Riding in the Pyrenees

on Sunday, October 2nd, 2016 in Health & Wellbeing, Physiotherapy. No Comments


For some years now I have dreamed of riding in the magnificent scenery I see each year from the comfort of my bed at 2am as the Tour de France graces our TV screens – the Pyrenees, the medieval castles, châteaux, Gabriel and his samplings of food, wine and cheese…
And so when the opportunity arose I grabbed the chance to join my riding group who organised a cycling tour through the Pyrenees coinciding with the 2016 Tour de France.
Following months of cold frosty early morning training in Melbourne, weekends in the hills of Dandenongs and Bright, the Tour de France was finally in our sights.


The highlights of the Tour were many: the enormity of the mountains, the sheer scale of the region and the beauty of riding in an environment that is 2nd to none. The scenery was absolutely spectacular with quaint villages nestled in deep valleys. It was great to experience the friendliness and tolerance of motorists and cyclist alike and the excellent company of our group sharing the daily challenges of tackling the heavy gradients.


And then there was the food, heightened appreciation after a days ride, or stopping in a field for lunch – light and fluffy croissants, baguettes filled with regional cheeses, jams; lots of rich tasty meals, and we discovered the art of cleansing the palette with cheese between courses. Strange but remarkably refreshing.
We stayed in the Pyrenees in Luchon, close to a bracing fresh water spring. The Tour de France had a start and finish stage in Luchon which meant getting up close and personal with the pro cyclists.
One of the more pertinent memories is that of a 30km climb up the Col de Tourmalet, famous in the Tour de France. Fortunately we were not racing, and were able to do this at our own pace. After a fairly grueling climb for 2 hours I could finally see the top of the mountain, the cable car station perched high in the clouds. The markers on the side of the narrow road confirmed only 5kms to go, the final push. I glanced down at my bike computer showing my current speed, a mere 5 kph, which essentially meant I had another 1 hour to get to the top!! And this we do for fun.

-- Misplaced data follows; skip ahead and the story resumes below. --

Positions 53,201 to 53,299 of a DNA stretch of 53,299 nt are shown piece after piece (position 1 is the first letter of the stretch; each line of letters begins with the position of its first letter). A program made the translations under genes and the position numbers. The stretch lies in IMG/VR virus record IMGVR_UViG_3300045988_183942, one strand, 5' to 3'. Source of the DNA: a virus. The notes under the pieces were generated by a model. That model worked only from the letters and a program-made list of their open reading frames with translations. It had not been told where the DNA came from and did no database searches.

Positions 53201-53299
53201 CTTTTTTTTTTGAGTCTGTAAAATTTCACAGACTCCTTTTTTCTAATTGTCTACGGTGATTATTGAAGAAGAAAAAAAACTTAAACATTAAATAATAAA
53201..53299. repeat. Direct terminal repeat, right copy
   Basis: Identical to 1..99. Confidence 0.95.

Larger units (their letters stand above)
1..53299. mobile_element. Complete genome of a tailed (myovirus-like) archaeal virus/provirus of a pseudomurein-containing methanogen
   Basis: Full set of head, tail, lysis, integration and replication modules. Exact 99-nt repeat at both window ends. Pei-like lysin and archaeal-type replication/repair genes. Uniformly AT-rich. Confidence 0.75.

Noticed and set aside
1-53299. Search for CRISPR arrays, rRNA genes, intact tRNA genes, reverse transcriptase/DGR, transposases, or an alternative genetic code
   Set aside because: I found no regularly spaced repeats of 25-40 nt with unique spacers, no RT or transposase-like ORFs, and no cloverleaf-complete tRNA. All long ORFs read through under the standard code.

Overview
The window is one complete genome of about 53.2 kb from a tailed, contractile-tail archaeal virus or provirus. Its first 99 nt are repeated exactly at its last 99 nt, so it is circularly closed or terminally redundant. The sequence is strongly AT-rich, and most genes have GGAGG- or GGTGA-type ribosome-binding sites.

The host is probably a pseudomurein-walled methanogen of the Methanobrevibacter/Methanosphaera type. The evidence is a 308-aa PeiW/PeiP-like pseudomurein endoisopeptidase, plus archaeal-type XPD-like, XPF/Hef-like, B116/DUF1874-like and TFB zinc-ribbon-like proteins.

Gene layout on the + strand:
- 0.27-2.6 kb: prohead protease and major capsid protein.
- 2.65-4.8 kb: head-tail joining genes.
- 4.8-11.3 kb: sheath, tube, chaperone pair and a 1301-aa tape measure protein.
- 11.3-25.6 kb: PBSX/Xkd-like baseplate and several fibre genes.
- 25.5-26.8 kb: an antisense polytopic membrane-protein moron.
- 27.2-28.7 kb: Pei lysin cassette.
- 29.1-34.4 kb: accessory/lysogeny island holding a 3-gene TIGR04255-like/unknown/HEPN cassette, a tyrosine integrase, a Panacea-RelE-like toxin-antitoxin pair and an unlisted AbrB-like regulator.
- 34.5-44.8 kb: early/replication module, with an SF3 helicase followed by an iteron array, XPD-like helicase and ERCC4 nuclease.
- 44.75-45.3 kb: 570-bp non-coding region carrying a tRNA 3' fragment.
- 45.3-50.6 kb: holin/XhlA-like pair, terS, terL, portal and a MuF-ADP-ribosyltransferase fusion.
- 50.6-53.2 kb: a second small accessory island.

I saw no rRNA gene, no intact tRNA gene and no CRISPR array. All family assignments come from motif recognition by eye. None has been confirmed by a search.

So deceptive are the mountains, the perspectives so different from riding in familiar surroundings. What you see from afar and what is true often conflict.
But we did have time on our side to take in the surroundings – little mountain streams seen from a distance, in the wondrous silence of the fresh mountain air, becoming fast flowing rivers up close, and the more deafening rush of fast moving glacial rivers.
We were all personally challenged and also had much enjoyment – many laughs and great dynamics as happens when a group of friends do things together with similar interests – very satisfying.
As always I’m more than happy to assist you with a comprehensive evaluation of any concerns regarding your “bike fit” measurements or lingering bike related injuries, at any level. Book yourself and your bike in!